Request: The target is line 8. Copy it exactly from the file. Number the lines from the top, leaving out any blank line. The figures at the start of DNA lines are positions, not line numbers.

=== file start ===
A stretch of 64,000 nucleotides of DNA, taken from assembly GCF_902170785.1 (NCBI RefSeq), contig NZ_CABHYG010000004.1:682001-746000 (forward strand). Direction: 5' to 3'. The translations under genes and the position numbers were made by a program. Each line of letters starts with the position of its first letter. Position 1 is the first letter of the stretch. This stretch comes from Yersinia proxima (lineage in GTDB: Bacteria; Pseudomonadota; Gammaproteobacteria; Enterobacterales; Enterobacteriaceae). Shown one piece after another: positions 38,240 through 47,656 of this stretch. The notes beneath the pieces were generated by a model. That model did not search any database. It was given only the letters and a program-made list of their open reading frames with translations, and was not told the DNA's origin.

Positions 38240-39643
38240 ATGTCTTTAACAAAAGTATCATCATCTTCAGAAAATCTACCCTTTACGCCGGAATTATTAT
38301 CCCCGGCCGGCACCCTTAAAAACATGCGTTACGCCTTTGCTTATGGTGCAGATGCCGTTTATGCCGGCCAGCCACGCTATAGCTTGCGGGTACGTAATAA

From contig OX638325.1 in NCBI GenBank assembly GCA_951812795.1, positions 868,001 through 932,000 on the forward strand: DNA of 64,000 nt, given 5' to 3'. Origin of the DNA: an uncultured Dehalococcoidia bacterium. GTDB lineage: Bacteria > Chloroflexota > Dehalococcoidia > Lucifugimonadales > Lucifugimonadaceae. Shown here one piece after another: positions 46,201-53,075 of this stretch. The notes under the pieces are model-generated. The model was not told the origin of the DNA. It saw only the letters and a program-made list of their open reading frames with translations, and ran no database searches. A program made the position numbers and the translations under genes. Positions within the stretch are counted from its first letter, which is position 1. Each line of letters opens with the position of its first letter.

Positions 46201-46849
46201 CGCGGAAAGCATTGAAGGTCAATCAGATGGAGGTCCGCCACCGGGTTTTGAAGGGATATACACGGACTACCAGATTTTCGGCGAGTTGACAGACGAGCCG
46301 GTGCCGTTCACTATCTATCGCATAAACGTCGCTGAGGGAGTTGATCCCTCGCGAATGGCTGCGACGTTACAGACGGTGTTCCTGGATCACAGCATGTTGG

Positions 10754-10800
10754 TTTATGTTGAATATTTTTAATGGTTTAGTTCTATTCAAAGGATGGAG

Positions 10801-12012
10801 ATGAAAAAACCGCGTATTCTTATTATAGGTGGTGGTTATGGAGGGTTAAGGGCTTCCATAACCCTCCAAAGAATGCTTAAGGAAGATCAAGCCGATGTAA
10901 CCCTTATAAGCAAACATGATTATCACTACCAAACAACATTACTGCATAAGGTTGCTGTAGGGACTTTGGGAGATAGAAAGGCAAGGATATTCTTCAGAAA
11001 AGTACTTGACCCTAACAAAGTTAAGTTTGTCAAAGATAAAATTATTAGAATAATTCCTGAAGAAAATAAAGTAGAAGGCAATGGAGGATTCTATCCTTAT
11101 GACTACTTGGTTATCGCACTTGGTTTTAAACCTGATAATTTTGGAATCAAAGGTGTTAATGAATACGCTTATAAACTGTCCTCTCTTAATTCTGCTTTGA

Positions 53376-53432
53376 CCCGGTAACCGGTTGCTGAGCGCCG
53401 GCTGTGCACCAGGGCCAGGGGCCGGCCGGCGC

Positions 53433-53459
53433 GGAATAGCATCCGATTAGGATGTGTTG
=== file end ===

46301 GTGCCGTTCACTATCTATCGCATAAACGTCGCTGAGGGAGTTGATCCCTCGCGAATGGCTGCGACGTTACAGACGGTGTTCCTGGATCACAGCATGTTGG